Nanoparticles get more phosphorus from soil to plant

bowl of mung beans

Engineers have found a sustainable way to boost the growth of protein-rich mung beans by improving the way the plants absorb nutrients.

The work helps prepare for the expected increase in global population—and therefore an increased need for food production—in the coming decades.

Ramesh Raliya, a research scientist at Washington University in St. Louis, and Pratim Biswas, professor and chair of the department of energy, environmental & chemical engineering, discovered a way to reduce the use of fertilizer made from rock phosphorus and still see improvements in the growth of food crops by using zinc oxide nanoparticles.

Raliya says the study, published in the Journal of Agricultural and Food Chemistry, is the first to show how to mobilize native phosphorus in the soil using zinc oxide nanoparticles over the life cycle of the plant, from seed to harvest.

Food crops need phosphorus to grow, and farmers are using more and more phosphorus-based fertilizer as they increase crops to feed a growing world population. However, the plants can only use about 42 percent of the phosphorus applied to the soil, so the rest runs off into the water streams, where it grows algae that pollutes our water sources. In addition, nearly 82 percent of the world’s phosphorus is used as fertilizer, but it is a limited supply, Raliya says.

“If farmers use the same amount of phosphorus as they’re using now, the world’s supply will be depleted in about 80 years,” Raliya says. “Now is the time for the world to learn how to use phosphorus in a more sustainable manner.”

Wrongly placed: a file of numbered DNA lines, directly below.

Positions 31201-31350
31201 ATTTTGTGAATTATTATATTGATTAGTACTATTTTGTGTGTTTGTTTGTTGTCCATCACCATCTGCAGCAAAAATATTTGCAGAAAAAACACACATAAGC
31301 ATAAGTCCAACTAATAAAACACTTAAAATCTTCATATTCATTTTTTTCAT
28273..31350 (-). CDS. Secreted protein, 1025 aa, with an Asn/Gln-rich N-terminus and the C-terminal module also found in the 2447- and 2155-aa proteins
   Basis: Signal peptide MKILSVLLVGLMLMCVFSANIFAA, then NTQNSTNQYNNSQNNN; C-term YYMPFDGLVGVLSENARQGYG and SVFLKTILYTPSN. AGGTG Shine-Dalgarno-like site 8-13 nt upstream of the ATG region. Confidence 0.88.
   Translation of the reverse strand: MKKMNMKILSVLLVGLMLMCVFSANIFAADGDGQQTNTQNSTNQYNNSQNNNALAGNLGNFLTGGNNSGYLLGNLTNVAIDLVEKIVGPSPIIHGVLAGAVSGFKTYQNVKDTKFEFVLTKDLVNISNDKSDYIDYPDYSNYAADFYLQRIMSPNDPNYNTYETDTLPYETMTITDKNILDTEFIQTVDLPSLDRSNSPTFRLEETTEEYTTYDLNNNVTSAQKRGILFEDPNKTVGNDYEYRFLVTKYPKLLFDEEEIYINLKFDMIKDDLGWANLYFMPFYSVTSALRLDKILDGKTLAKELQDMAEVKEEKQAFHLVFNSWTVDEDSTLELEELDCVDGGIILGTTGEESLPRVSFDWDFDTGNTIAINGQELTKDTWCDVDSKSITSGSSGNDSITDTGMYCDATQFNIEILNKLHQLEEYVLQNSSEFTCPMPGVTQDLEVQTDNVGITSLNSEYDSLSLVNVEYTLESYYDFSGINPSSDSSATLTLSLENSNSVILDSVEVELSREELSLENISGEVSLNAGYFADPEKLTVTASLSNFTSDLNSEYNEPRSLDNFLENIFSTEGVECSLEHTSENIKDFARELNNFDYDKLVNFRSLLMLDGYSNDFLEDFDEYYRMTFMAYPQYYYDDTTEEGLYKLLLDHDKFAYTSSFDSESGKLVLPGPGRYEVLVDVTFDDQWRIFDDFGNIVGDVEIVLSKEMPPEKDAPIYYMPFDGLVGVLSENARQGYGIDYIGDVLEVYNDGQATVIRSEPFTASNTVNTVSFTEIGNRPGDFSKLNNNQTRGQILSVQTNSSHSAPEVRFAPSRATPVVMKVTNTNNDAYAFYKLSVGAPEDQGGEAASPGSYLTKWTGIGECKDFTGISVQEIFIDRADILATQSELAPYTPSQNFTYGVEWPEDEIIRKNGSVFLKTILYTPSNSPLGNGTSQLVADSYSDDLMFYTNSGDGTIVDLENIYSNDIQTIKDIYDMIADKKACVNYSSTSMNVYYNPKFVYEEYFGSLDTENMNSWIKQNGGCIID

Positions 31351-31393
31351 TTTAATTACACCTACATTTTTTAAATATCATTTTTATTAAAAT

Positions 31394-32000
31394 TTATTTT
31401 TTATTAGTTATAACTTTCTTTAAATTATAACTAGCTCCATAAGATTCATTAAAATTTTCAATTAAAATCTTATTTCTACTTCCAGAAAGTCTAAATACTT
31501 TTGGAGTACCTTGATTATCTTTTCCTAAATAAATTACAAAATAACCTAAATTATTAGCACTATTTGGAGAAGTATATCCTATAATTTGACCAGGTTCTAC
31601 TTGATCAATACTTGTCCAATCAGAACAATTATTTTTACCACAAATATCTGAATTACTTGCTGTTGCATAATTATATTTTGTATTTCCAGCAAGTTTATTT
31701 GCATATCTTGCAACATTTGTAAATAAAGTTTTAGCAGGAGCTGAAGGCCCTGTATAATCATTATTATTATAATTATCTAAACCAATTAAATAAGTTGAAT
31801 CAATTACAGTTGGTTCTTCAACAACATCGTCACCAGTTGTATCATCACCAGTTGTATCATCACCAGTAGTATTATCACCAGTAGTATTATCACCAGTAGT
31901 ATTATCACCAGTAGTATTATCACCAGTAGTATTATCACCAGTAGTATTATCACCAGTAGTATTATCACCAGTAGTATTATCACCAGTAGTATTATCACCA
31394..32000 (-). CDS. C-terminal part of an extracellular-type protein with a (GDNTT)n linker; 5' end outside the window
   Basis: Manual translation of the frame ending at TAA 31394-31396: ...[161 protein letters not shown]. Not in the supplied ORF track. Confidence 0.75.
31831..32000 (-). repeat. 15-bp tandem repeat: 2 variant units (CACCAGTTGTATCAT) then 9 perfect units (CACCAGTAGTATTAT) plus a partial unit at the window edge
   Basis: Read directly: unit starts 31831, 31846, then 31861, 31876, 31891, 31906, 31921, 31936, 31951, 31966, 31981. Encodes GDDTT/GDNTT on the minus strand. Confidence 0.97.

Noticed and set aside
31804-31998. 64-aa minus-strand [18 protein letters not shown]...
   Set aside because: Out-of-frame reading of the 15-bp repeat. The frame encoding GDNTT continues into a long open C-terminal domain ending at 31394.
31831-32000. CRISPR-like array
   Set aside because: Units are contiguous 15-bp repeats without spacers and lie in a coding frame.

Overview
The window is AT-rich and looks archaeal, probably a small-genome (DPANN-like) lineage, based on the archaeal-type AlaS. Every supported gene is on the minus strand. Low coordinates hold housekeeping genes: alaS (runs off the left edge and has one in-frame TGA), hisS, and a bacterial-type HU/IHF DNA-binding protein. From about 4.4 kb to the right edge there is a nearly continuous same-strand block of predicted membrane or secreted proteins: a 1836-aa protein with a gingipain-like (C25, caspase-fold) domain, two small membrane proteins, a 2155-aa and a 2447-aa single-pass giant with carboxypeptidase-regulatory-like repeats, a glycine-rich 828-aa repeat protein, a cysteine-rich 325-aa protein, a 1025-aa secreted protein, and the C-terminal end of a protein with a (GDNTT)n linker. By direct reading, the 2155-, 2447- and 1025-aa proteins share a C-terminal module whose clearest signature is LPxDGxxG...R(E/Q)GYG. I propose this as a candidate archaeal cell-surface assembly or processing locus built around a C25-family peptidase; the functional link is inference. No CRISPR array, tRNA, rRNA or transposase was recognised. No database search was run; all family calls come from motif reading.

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Raliya and his collaborators created zinc oxide nanoparticles from a fungus around the plant’s root that helps the plant mobilize and take up the nutrients in the soil. Zinc also is an essential nutrient for plants because it interacts with three enzymes that mobilize the complex form of phosphorus in the soil into a form that plants can absorb.

“Due to climate change, the daily temperature and rainfall amounts have changed,” Raliya says. “When they changed, the microflora in the soil are also changed, and once those are depleted, the soil phosphorus can’t mobilize the phosphorus, so the farmer applies more. Our goal is to increase the activity of the enzymes by several-fold, so we can mobilize the native phosphorus several-fold.”

When Raliya and the team applied the zinc nanoparticles to the leaves of the mung bean plant, it increased the uptake of the phosphorus by nearly 11 percent and the activity of the three enzymes by 84 percent to 108 percent. That leads to a lesser need to add phosphorus on the soil, Raliya says.

“When the enzyme activity increases, you don’t need to apply the external phosphorus, because it’s already in the soil, but not in an available form for the plant to uptake,” he says. “When we apply these nanoparticles, it mobilizes the complex form of phosphorus to an available form.”

The mung bean is a legume grown mainly in China, Southeast Asia, and India, where 60 percent of the population is vegetarian and relies on plant-based protein sources. The bean is adaptable to a variety of climate conditions and is very affordable for people to grow.

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Raliya says 45 percent of the worldwide phosphorus use for agriculture takes place in India and China. Much of the phosphorus supply in developing countries is imported from the United States and Morocco-based rock phosphate mines.

“We hope that this method of using zinc oxide nanoparticles can be deployed in developing countries where farmers are using a lot of phosphorus,” Raliya says.

“These countries are dependent on the US to export phosphorus to them, but in the future, the US may have to help supply food, as well. If this crop can grow in a more sustainable manner, it will be helpful for everyone.”

Source: Washington University in St. Louis

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Source: Futurity